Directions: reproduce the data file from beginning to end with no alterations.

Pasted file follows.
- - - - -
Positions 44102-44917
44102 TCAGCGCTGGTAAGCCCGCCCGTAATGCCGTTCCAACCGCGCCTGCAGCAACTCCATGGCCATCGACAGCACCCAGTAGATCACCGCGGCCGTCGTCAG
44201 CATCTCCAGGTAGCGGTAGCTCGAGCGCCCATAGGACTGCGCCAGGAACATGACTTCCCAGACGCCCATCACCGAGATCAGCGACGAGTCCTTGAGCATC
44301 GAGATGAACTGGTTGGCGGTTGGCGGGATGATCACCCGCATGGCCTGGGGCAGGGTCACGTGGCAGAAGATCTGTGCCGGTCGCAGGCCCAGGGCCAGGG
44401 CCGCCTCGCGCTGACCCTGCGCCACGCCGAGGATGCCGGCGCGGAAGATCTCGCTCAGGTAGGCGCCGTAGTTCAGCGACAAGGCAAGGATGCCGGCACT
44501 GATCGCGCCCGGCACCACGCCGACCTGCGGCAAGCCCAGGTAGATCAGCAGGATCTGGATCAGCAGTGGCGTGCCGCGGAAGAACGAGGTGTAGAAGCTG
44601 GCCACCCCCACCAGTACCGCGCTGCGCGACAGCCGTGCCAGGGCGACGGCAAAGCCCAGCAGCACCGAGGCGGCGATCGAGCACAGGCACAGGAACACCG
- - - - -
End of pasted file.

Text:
Positions 44102-44917
44102 TCAGCGCTGGTAAGCCCGCCCGTAATGCCGTTCCAACCGCGCCTGCAGCAACTCCATGGCCATCGACAGCACCCAGTAGATCACCGCGGCCGTCGTCAG
44201 CATCTCCAGGTAGCGGTAGCTCGAGCGCCCATAGGACTGCGCCAGGAACATGACTTCCCAGACGCCCATCACCGAGATCAGCGACGAGTCCTTGAGCATC
44301 GAGATGAACTGGTTGGCGGTTGGCGGGATGATCACCCGCATGGCCTGGGGCAGGGTCACGTGGCAGAAGATCTGTGCCGGTCGCAGGCCCAGGGCCAGGG
44401 CCGCCTCGCGCTGACCCTGCGCCACGCCGAGGATGCCGGCGCGGAAGATCTCGCTCAGGTAGGCGCCGTAGTTCAGCGACAAGGCAAGGATGCCGGCACT
44501 GATCGCGCCCGGCACCACGCCGACCTGCGGCAAGCCCAGGTAGATCAGCAGGATCTGGATCAGCAGTGGCGTGCCGCGGAAGAACGAGGTGTAGAAGCTG
44601 GCCACCCCCACCAGTACCGCGCTGCGCGACAGCCGTGCCAGGGCGACGGCAAAGCCCAGCAGCACCGAGGCGGCGATCGAGCACAGGCACAGGAACACCG